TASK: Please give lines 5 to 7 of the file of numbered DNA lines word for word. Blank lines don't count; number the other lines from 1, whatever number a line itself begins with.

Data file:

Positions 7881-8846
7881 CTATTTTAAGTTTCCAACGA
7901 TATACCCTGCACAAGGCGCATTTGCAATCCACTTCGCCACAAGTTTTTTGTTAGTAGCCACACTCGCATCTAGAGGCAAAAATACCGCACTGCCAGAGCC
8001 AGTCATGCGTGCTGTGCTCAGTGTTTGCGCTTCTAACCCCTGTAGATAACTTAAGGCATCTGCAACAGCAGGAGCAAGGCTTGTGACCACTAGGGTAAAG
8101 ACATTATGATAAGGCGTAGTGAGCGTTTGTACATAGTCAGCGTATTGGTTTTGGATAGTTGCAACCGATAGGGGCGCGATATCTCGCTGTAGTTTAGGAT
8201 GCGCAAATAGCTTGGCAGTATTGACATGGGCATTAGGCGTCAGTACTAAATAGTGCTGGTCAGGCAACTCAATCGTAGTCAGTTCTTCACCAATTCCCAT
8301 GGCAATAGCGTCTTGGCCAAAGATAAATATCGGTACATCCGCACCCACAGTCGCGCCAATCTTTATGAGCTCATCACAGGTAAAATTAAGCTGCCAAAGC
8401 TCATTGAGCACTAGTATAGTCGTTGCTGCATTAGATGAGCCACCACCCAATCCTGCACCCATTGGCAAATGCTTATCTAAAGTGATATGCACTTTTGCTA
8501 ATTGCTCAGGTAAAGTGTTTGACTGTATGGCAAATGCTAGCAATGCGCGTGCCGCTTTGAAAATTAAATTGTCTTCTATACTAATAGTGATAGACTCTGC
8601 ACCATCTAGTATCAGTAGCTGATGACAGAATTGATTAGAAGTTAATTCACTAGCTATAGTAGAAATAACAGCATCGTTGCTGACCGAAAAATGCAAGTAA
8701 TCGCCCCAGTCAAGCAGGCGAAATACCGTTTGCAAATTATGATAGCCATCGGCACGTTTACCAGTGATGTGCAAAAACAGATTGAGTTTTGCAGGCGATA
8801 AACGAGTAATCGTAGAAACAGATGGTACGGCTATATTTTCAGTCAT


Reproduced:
8101 ACATTATGATAAGGCGTAGTGAGCGTTTGTACATAGTCAGCGTATTGGTTTTGGATAGTTGCAACCGATAGGGGCGCGATATCTCGCTGTAGTTTAGGAT
8201 GCGCAAATAGCTTGGCAGTATTGACATGGGCATTAGGCGTCAGTACTAAATAGTGCTGGTCAGGCAACTCAATCGTAGTCAGTTCTTCACCAATTCCCAT
8301 GGCAATAGCGTCTTGGCCAAAGATAAATATCGGTACATCCGCACCCACAGTCGCGCCAATCTTTATGAGCTCATCACAGGTAAAATTAAGCTGCCAAAGC